Phimosis is a condition in which the foreskin of the penis cannot be pulled back past the glans. A balloon-like swelling under the foreskin may occur with urination. In teenagers and adults, it may result in pain during an erection, but is otherwise not painful. Those affected are at greater risk of inflammation of the glans, known as balanitis, and other complications.
In young children, it is normal to not be able to pull back the foreskin. In more than 90% of cases, this inability resolves by the age of seven, and in 99% of cases by age 16. Occasionally, phimosis may be caused by an underlying condition such as scarring due to balanitis or balanitis xerotica obliterans. This can typically be diagnosed by seeing scarring of the opening of the foreskin.
Typically, it resolves without treatment by the age of three. Efforts to pull back the foreskin during the early years of a young male’s life should not be attempted. For those in whom the condition does not improve further time can be given or a steroid cream may be used to attempt to loosen the tight skin. If this method, combined with stretching exercises, is not effective, then other treatments such as circumcision may be recommended. A potential complication of phimosis is paraphimosis, where the tight foreskin becomes trapped behind the glans. The word is from the Greek "phimos" (φῑμός), meaning "muzzle".
Signs and symptoms
At birth, the inner layer of the foreskin is sealed to the glans penis. The foreskin is usually non-retractable in early childhood, and can be as late as 18.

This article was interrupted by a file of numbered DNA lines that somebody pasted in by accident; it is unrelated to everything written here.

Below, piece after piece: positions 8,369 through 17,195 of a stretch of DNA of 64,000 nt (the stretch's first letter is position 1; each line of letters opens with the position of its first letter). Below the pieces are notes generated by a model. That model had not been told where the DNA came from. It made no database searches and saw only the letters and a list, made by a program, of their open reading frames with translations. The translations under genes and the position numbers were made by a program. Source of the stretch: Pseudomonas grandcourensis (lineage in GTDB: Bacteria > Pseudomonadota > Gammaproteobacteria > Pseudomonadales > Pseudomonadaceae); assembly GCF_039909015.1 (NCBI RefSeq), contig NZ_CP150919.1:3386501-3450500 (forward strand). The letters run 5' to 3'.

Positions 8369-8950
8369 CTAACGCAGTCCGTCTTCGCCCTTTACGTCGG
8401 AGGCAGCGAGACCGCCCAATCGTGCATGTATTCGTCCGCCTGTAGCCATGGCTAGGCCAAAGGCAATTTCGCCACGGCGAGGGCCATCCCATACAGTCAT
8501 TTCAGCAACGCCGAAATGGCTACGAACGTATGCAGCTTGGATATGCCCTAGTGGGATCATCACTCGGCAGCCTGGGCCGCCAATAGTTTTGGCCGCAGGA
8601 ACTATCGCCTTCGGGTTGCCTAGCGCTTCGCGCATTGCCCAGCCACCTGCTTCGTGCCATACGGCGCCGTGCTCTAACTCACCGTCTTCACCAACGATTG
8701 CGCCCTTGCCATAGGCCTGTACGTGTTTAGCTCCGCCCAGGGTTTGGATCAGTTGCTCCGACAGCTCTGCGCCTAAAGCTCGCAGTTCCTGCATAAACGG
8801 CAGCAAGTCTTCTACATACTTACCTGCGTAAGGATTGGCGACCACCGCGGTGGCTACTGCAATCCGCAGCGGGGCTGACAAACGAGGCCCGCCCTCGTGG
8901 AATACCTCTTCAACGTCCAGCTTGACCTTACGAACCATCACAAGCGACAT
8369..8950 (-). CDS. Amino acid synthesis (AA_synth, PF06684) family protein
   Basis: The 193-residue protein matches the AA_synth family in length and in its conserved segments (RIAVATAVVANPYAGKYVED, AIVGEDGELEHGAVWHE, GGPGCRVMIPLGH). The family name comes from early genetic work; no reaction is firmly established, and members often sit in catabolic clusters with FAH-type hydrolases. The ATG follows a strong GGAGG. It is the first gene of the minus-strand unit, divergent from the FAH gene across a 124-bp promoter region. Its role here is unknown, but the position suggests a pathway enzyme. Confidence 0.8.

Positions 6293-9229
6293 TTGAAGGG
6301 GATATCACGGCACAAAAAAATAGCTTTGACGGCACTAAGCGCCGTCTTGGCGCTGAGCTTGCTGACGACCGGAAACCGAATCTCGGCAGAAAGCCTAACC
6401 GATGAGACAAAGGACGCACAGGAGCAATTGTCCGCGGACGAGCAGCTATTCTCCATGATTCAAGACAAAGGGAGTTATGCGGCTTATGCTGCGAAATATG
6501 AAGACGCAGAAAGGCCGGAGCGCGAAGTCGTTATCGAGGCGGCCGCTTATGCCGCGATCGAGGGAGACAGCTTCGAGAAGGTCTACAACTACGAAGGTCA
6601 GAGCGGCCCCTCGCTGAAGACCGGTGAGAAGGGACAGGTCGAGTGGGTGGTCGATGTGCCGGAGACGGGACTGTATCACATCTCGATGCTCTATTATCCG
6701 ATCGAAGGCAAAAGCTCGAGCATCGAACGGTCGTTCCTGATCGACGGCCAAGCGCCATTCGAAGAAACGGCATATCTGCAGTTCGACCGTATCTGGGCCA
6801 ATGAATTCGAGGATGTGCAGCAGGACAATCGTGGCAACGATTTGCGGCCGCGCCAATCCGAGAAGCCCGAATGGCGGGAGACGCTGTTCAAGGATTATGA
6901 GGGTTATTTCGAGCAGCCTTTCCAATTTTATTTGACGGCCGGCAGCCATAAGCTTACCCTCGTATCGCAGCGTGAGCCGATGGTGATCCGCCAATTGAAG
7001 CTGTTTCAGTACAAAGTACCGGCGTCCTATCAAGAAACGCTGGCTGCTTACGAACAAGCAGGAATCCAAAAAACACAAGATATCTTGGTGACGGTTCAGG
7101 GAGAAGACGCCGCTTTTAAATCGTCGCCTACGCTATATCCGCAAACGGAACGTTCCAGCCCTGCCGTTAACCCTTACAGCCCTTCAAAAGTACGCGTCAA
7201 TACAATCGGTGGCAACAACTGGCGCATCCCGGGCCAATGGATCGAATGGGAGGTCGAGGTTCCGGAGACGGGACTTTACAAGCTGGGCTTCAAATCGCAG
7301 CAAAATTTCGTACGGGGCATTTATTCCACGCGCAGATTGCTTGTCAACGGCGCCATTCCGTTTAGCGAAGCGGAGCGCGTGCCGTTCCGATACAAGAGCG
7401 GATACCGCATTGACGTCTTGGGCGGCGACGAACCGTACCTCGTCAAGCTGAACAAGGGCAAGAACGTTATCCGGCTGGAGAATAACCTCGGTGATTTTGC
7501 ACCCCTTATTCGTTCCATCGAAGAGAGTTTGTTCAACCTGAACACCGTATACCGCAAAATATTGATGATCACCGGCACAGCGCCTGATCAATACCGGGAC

Medical associations advise not to retract the foreskin of an infant, in order to prevent scarring. Some argue that non-retractability may "be considered normal for males up to and including adolescence." Hill states that full retractability of the foreskin may not be achieved until late childhood or early adulthood. A Danish survey found that the mean age of first foreskin retraction is 10.4 years.
Rickwood, as well as other authors, has suggested that true phimosis is over-diagnosed due to failure to distinguish between normal developmental non-retractability and a pathological condition. Some authors use the terms "physiologic" and "pathologic" to distinguish between these types of phimosis; others use the term "non-retractile foreskin" to distinguish this developmental condition from pathologic phimosis.